Citing authority under state law, the Missoula City County Health Department on Thursday issued new guidelines for large group functions but didn’t move to delay Gov. Steve Bullock’s Phase 2 plans to widen the economic reopening.
Bullock last week signaled his intention to expand the reopening on June 1, allowing gyms, bars and restaurants to increase their occupancy to 75% of normal. The state directive also increases group sizes to 50 without social distancing.
Larger functions are also permitted, though Health Officer Ellen Leahy said that if an event will have between 51 to 250 people in Missoula, the health department is recommending a plan on how organizers will keep attendees socially distanced.
If the event is over 250 people but fewer than 1,000, the county will require a written plan. More than 1,000 will require both a plan and approval from the health department.
“We don’t know where we’re going to be phase wise or where we’re going to be case wise,” said Leahy. “In every case we’ll look at the phase we’re in and any future advise from the governor. We will make epidemiological decisions with our consultants.”
Also on Monday, visitors to the state will no longer be required to self-quarantine for 14 days. Local health officials believe that stage of the plan will bring new cases of COVID-19 to Missoula and other reaches of the state that draw visitors.
“Right now, Montana looks like the place to be,” said Farr. “The virus could get introduced, and if we don’t use the means we have for preventing spread, this could take off.”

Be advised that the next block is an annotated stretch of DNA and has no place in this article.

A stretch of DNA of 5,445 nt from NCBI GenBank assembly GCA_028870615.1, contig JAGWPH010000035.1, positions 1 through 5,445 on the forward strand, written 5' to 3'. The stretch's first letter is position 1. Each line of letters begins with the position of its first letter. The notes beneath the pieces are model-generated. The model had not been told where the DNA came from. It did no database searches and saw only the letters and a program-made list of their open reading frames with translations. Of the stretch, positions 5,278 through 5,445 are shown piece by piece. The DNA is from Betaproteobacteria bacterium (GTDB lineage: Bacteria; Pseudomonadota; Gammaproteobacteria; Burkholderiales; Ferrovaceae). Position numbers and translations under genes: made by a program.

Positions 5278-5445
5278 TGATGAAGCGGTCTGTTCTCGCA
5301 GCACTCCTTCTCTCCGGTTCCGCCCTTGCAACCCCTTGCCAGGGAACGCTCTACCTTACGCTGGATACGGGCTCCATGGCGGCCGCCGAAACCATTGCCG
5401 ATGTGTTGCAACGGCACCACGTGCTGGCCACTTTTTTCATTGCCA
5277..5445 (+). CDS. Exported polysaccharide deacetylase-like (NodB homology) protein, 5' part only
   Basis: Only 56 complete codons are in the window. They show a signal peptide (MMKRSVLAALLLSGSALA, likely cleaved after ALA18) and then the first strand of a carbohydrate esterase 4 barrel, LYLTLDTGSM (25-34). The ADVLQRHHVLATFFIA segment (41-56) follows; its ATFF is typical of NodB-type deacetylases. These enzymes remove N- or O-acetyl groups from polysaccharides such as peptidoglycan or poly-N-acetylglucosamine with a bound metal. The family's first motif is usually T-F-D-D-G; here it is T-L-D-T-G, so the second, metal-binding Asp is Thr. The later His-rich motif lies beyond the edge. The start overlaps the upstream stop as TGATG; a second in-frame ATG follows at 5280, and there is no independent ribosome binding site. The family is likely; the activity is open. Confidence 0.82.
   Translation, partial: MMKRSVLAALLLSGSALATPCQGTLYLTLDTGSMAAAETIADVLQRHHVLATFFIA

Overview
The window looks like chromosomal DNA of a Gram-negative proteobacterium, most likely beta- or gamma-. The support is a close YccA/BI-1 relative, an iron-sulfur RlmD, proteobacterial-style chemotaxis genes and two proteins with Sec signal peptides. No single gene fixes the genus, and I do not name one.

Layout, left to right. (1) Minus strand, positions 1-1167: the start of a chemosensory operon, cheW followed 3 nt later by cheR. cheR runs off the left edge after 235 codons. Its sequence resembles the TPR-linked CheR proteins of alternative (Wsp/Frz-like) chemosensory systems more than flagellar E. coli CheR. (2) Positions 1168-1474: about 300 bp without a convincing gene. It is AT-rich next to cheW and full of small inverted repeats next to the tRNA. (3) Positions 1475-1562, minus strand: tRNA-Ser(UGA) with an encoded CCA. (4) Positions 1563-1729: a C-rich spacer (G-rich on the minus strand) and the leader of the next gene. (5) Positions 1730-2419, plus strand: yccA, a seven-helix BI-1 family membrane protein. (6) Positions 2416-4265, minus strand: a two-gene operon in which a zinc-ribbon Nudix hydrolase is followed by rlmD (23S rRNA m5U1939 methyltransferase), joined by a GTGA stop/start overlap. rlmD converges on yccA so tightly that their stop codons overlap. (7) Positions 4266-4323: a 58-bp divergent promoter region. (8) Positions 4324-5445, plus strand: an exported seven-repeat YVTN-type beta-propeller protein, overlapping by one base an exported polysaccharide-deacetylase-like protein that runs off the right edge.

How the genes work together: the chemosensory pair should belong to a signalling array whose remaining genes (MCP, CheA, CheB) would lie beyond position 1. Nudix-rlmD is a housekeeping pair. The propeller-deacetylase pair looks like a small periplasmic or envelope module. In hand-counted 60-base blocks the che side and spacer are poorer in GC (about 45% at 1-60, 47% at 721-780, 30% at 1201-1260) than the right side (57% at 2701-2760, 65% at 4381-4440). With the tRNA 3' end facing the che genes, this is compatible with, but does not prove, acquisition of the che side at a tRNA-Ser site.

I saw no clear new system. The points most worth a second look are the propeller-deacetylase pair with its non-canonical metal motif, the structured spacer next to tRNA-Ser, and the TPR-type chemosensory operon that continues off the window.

Bullock on Thursday also announced new efforts to protect destination communities from viral spread as Phase 2 begins. Resources will cover increased testing and contact tracing, among other things.
It will also include an informational campaign to educate visitors on responsible travel.
“As we enter the next phase of Montana’s reopening, we are asking the same of our visitors as we do from Montanans – heed state and local guidelines, engage in public health precautions, and exercise patience as tourism communities gradually welcome visitors back,” Bullock said.
Twenty counties across the state were deemed to be “destination communities” by the Montana Department of Commerce. They include Missoula, Ravalli, Flathead, Lake, Mineral and Sanders counties in western Montana.
“It goes beyond the gateway counties we’d already heard the governor speak about, and I was glad to see that,” Leahy said. “The conference call this morning really was emphasizing how to add another layer of population-based surveillance testing on people who are asymptomatic.”
Leahy said a statewide plan already exists, though the 20 destinations have been asked to come up with an additional layer that reaches deeper into the community for surveillance purposes.
“Those that are front-line in the tourism industry, they asked us to expand that into some of the tourist areas,” Leahy said. “We’re going to work more with the department of commerce to give us more guidance on that. We’re glad to have more testing available to be able to do that.”